The Chick-Lit Books That Won’t Destroy The Feminist Inside You

Photo: Courtesy of Penguin.
We all know Carrie Bradshaw’s origin story. She was born out of Candace Bushnell’s “Sex and the City” column in The New York Observer. The column launched in 1994 with a piece entitled “Swingin’ Sex? I Don’t Think So…

Across the pond one year later, readers of England’s The Independent became captivated by its female columnist, only this one started out as fictional from the very beginning. Helen Fielding notes that she created Bridget Jones as part of an attempt to “write an anonymous column...using an exaggerated, comic, fictional character.” She “assumed no one would read it, and it would be dropped after six weeks for being too silly.”

Now, Fielding looks back on her columns with confidence. They became best-selling books all over the world, and those books were adapted into beloved movies. The first two films grossed over $545 million at the box office, and excitement over the trailer for the third installment in Bridget’s saga, Bridget Jones’ Baby, reached a fever pitch when it was released last week.

Bridget Jones’ Diary offers a stark and honest portrayal of a woman’s internal monologue, which includes insecurities about her appearance, career, and romantic life. She’s quick to dismiss when Mark Darcy constantly pops up in her life, thinking he’s only there to mock her repeated foibles. Since the book is based on Jane Austen’s Pride and Prejudice, a tale in which the strong-willed, ahead-of-her-time Elizabeth Bennet is allowed to choose her own husband (yes, she must be granted this privilege by her father, but it represents one small step/giant leap for womankind in the 1800s), one would think Bridget Jones’ Diary would be hailed as a triumph of ‘90s feminism.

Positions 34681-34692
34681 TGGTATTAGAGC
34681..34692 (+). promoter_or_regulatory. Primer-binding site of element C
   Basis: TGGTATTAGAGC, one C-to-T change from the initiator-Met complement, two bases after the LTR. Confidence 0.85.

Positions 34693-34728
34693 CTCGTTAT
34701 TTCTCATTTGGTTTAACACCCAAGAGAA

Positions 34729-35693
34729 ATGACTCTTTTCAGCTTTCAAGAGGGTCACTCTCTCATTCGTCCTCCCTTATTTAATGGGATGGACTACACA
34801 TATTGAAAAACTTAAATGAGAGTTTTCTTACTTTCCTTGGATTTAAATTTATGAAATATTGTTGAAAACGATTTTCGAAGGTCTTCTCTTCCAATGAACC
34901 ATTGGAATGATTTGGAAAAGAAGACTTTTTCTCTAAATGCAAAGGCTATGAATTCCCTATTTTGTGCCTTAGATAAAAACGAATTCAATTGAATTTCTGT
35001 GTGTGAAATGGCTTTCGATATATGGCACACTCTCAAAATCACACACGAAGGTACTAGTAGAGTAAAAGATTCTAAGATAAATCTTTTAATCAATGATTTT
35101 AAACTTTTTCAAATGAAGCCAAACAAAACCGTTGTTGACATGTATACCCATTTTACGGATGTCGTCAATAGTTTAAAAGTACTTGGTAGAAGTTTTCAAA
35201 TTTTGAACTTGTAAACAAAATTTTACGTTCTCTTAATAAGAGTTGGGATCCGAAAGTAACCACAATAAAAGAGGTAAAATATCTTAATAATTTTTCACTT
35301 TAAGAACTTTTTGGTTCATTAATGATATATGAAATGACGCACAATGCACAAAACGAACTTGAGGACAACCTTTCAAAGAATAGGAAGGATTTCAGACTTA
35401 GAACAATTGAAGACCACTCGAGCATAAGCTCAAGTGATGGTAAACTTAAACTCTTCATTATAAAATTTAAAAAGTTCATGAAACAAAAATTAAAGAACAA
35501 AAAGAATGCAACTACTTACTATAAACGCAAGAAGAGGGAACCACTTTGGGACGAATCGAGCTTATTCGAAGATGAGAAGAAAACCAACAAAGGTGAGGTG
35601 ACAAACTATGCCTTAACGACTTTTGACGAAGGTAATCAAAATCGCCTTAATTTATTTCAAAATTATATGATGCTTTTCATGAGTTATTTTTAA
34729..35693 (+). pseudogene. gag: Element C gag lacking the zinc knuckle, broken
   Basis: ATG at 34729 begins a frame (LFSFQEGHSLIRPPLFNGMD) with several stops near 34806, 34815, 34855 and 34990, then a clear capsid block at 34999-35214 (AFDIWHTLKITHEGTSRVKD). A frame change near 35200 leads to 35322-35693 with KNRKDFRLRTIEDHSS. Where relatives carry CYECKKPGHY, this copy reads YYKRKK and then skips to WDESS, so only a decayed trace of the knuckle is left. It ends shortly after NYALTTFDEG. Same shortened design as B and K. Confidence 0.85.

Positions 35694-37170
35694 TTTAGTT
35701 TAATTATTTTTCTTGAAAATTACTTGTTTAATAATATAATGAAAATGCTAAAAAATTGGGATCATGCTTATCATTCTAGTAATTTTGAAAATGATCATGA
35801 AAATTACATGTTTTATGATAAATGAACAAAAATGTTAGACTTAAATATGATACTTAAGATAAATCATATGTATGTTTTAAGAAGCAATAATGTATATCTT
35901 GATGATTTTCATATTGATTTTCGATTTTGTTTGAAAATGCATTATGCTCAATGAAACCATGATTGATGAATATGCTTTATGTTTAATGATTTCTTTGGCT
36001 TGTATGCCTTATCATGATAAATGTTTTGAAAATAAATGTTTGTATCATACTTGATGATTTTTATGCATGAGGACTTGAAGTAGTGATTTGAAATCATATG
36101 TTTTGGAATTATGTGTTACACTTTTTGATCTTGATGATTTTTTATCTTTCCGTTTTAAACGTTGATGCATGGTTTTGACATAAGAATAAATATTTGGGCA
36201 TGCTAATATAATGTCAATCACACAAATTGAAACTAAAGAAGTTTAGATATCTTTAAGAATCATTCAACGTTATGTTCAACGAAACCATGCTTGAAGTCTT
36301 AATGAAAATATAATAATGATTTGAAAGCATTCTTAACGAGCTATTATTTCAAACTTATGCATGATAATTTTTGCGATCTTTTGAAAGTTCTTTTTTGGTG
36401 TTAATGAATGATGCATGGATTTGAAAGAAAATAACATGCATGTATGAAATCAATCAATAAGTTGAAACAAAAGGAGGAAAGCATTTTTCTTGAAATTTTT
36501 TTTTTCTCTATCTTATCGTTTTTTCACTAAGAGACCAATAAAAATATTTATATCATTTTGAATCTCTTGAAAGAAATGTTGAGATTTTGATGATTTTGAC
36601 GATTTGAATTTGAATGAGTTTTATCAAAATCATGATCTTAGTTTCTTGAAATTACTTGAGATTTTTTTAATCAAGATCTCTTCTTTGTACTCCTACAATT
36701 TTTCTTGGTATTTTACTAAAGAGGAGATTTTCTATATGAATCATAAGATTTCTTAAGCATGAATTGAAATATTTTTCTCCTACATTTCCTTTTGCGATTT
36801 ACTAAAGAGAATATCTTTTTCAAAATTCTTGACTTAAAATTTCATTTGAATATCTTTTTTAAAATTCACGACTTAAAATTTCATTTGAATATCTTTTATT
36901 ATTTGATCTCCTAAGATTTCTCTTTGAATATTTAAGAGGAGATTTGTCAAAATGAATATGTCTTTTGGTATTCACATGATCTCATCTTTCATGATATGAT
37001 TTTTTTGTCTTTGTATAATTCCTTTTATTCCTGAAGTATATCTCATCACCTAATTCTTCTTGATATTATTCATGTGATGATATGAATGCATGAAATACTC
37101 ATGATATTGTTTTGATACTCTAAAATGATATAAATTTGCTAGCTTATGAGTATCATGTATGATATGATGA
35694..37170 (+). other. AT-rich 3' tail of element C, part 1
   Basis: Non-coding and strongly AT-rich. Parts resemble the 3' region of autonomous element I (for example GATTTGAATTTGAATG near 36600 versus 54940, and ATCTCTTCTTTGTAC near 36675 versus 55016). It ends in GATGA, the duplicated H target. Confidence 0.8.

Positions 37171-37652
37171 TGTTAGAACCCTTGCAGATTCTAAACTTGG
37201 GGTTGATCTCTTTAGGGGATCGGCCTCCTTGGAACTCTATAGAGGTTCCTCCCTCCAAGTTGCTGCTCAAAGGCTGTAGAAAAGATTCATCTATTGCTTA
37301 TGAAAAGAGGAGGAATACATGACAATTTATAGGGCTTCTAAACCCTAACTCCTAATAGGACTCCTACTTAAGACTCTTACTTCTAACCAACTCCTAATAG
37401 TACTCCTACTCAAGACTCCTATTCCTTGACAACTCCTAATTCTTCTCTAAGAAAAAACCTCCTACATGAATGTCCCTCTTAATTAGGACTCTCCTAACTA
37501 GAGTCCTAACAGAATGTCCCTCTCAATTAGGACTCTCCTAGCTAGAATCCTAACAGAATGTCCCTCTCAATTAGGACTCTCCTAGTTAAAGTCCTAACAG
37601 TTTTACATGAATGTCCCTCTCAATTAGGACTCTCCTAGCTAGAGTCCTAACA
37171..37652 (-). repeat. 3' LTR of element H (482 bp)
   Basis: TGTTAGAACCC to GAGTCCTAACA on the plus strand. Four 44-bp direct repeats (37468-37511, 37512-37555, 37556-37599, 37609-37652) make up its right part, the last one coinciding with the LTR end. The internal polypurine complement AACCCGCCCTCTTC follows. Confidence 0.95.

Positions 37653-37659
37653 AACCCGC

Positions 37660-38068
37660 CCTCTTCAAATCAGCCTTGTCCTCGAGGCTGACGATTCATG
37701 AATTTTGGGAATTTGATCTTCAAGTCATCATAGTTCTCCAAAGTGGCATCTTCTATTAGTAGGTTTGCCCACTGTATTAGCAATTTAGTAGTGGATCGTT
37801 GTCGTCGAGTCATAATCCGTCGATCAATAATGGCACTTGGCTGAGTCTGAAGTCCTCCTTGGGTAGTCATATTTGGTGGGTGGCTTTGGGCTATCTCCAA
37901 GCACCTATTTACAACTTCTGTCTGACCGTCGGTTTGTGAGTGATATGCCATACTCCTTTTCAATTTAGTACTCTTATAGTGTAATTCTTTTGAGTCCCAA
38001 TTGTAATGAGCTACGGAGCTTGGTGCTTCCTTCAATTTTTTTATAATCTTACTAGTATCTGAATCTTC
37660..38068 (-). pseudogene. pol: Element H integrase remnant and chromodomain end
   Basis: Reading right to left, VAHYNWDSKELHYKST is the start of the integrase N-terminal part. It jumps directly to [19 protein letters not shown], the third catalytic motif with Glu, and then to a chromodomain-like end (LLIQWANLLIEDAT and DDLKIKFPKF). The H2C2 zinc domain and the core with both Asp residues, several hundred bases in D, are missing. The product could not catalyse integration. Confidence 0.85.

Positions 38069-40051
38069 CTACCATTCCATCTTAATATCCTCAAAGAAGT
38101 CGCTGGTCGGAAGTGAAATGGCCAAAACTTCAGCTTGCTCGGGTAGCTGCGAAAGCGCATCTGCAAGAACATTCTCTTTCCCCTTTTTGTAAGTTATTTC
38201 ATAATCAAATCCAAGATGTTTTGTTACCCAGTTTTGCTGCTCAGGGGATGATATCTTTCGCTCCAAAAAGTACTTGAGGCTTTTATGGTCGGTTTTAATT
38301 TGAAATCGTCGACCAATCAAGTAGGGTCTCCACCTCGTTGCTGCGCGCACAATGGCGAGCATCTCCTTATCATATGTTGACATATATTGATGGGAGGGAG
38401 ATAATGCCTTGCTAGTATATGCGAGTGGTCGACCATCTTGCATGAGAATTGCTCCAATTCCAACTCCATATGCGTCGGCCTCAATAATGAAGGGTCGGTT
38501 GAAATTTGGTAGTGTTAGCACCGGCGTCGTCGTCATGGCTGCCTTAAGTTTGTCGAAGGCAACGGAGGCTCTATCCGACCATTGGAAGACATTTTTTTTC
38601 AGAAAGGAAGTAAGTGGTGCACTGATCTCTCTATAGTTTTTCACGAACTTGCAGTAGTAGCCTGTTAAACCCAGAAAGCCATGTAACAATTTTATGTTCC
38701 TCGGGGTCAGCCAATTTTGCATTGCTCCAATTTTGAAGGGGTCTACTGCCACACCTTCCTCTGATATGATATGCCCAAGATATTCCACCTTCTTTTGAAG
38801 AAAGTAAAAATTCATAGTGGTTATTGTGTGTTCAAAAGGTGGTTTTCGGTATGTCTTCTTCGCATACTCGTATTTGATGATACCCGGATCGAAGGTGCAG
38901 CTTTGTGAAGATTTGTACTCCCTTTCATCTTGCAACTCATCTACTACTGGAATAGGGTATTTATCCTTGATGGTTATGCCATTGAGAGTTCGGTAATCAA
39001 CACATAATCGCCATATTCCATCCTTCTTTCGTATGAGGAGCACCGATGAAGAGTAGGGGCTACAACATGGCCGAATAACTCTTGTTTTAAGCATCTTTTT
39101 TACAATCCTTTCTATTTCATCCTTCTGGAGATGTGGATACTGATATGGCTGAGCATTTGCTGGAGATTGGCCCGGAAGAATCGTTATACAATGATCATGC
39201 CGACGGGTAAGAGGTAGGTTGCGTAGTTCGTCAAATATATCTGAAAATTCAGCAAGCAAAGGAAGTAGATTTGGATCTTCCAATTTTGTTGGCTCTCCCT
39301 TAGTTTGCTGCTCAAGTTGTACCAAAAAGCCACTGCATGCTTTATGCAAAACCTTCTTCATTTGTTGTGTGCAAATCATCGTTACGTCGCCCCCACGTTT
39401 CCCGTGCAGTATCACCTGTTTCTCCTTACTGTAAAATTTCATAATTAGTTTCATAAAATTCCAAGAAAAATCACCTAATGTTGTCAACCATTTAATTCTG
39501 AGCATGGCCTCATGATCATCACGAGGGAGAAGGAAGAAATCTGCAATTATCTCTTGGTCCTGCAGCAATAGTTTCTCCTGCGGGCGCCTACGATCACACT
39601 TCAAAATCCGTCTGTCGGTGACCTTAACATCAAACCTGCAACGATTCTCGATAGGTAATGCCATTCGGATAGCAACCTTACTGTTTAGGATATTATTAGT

That isn’t entirely the case. Many critics of BJD were quick to point out that Bridget is often depicted as a damsel in distress, waiting for her “knight on a white charger” to come in and rescue her. Plus, a woman’s quest to find a man is at the core of both Pride and Prejudice and Bridget Jones’ Diary.

There’s been a feminist debate about chick lit pretty much since the name for the genre was first coined by Cris Mazza in 1995. “Chick lit is an uneasy term that has been criticized for its derogatory, condescending overtones, while the convention for its apparent perpetuation of stereotypical notions of neurotic, insecure, shopping-obsessed, and husband-hunting feminine identity. While to the readers, they appear to be packed with acute critical observations and convincing portrayals of their own experience, chick-lit fictions have often been accused by feminist critics of breeding backlash rhetoric, disguised in stories about successful women and postfeminist grads par excellence,” Katarzyna Smyczyńska writes in 2007's The World According to Bridget Jones.

Can feminist ideals exist within a chick-lit framework? I posit this as someone who likes both of those things. I’ve read a lot of novels geared towards women that follow in the literary tradition of Bridget Jones, and yes, I have found that female characters with power, agency, and a refusal to be defined by a quest for a partner do exist.

These are their stories. (Oh, and warning: spoilers ahead.)
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Photo: Courtesy of Penguin.
Bridget Jones’ Diary (1996)
By Helen Fielding

This can be debated until the end of days, but a book focusing solely on one woman’s quest to find personal contentment, which for her means love, career success, and body acceptance, is what feminism (no matter which wave) is about.